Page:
The dismantling of Sir Philip Green’s high street empire is about to accelerate after the appointment of agents to oversee the sale of the tycoon’s former flagship Topshop store.
Sky News has learnt that administrators to Redcastle (214 Oxford Street) Limited, which owns the central London property next to Oxford Circus station, have appointed Eastdil and Savills to advise on the site’s future.
A source close to the situation said on Friday that Eastdil would oversee the sale strategy for the building, while Savills would advise on future leasing options.
The giant store, against which the American investor Apollo Global Management lent Sir Philip’s Arcadia Group more than £300m just over a year ago, became an emblem of the tycoon’s commercial swagger.
For years, it reflected his status as the king of Britain’s high streets – culminating in the sale of a 25% stake in Topshop and Topman for £500m – but in recent years, the store has symbolised Sir Philip’s increasingly fragile grip on the company.
The bulk of the proceeds from the sale of Redcastle will be paid to Apollo, while Arcadia’s pension scheme is also likely to be in line for a payment, depending upon the sale price.
In November, Arcadia collapsed into administration, threatening more than 12,000 jobs, with administrators at Deloitte now engaged in a search for buyers of its assets.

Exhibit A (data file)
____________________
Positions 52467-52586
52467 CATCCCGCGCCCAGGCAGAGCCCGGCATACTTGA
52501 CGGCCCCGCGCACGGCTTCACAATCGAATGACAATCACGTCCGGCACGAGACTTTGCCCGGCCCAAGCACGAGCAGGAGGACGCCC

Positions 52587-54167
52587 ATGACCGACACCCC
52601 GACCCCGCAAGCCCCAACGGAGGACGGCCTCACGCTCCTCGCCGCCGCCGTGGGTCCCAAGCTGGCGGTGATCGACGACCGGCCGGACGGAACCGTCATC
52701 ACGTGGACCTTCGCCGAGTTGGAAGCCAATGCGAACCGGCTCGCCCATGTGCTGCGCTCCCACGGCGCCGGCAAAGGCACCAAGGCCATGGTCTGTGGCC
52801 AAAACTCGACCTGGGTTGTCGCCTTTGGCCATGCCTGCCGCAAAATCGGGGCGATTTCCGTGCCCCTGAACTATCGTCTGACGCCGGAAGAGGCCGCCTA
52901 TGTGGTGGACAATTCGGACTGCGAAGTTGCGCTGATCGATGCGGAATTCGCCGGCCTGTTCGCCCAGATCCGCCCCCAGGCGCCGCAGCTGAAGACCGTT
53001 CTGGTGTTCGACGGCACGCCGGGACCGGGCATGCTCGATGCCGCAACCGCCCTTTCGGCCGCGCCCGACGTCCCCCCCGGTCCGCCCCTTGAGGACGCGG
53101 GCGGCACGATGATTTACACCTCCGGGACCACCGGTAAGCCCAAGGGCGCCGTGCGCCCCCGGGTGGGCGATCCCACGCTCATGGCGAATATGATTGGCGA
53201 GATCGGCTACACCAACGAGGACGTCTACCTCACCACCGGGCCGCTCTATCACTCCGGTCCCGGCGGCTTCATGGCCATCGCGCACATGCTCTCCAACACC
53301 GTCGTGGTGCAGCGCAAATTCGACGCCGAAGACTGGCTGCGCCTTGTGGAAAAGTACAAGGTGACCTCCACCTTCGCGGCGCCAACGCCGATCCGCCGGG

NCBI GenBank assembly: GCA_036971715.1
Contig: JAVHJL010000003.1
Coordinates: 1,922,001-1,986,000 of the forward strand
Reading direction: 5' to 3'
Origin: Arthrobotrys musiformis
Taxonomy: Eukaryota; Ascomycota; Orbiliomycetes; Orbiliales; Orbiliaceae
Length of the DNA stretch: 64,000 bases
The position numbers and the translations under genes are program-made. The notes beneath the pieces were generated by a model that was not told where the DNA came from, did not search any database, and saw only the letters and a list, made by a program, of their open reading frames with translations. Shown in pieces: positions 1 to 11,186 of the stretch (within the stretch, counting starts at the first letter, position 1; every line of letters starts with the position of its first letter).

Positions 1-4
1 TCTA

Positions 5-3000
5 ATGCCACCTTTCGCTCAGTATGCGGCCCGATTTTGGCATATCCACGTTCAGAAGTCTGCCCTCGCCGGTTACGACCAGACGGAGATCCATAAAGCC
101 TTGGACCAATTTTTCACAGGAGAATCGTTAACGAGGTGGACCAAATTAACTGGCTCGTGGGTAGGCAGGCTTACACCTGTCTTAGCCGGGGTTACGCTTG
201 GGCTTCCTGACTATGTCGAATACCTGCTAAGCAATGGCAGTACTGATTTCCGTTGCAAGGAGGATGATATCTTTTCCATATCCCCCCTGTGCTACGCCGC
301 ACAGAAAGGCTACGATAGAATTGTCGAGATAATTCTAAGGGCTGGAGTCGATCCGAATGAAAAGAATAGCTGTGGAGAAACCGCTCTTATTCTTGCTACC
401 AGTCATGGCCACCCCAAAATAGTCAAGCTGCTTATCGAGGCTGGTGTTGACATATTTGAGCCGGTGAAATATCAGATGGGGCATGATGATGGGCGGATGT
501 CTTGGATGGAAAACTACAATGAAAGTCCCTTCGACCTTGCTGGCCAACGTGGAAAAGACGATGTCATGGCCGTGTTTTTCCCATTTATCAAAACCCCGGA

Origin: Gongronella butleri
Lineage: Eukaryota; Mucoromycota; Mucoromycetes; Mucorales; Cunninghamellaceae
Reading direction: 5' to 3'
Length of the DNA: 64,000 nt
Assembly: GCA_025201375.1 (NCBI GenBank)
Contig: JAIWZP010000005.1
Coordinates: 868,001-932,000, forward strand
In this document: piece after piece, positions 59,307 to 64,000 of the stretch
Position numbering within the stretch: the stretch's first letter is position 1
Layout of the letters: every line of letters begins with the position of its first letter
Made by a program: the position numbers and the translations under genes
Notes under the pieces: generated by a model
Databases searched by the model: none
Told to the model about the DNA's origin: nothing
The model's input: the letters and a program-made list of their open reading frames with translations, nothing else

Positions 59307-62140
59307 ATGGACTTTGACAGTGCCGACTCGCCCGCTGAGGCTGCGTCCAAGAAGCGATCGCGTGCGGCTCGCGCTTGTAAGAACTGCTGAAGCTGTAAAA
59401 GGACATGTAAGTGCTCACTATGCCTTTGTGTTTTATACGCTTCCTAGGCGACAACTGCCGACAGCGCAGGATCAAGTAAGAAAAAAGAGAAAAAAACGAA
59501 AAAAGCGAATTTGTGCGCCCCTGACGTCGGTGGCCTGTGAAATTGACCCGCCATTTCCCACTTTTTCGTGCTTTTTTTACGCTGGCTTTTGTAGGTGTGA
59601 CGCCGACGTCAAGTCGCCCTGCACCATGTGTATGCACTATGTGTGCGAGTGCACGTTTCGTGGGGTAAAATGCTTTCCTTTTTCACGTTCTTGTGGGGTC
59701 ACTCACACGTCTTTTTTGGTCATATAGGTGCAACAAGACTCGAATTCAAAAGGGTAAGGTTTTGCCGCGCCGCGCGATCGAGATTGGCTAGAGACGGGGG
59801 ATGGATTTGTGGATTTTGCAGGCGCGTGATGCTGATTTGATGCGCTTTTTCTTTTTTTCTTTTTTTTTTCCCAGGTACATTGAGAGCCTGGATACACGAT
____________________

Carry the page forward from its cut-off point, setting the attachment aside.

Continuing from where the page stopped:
Deloitte has already struck a deal to sell the womenswear brand Evans to City Chic, an Australian fashion retailer.
Topshop is by far the most valuable business within the group, and is expected to fetch more than £200m from an auction that could conclude as soon as this month.
It is far from clear that the brand will continue to occupy the Oxford Circus site once the group’s fate is finalised.
Sky News revealed recently that Next and Davidson Kempner Capital Management, a prominent American investment firm, were plotting a joint bid to gain control of Arcadia.
The process has also attracted interest from bidders including Mike Ashley’s Frasers Group, Authentic Brands – the American owner of department store Barneys – and Boohoo Group, the online fashion retailer.
The demise of Sir Philip’s empire follows the failure of retailers such as Cath Kidston, Oasis and Warehouse and Debenhams as the coronavirus crisis has exacerbated the financial pain being experienced across the British high street.
Debenhams’ future – which in turn will affect the willingness of bidders to buy some of Arcadia’s brands – also continues to hang in the balance amid last-ditch rescue talks with Mr Ashley.
Sir Philip has refused to speak publicly since Arcadia’s collapse, and is thought to be unlikely to return to the UK again following the termination of his tenure as a major player on the British high street.
His decision to sell the department store chain BHS in 2015 for £1 to Dominic Chappell, a former bankrupt who was recently jailed for tax evasion, set off a chain of events which cost Sir Philip his reputation and much of his fortune.
BHS collapsed just a year after that deal, sparking a bitter row about Sir Philip’s responsibilities towards its pensioners.
In early 2017, Sir Philip struck a deal with pensions watchdogs to pay more than £360m to the BHS scheme and which set the tone for negotiations over Arcadia’s retirement fund two years later.
Last year, the tycoon narrowly secured approval for a company voluntary arrangement at Arcadia, but was forced to pledge a package of assets worth more than £400m to the company’s pension scheme.
KPMG declined to comment on Friday.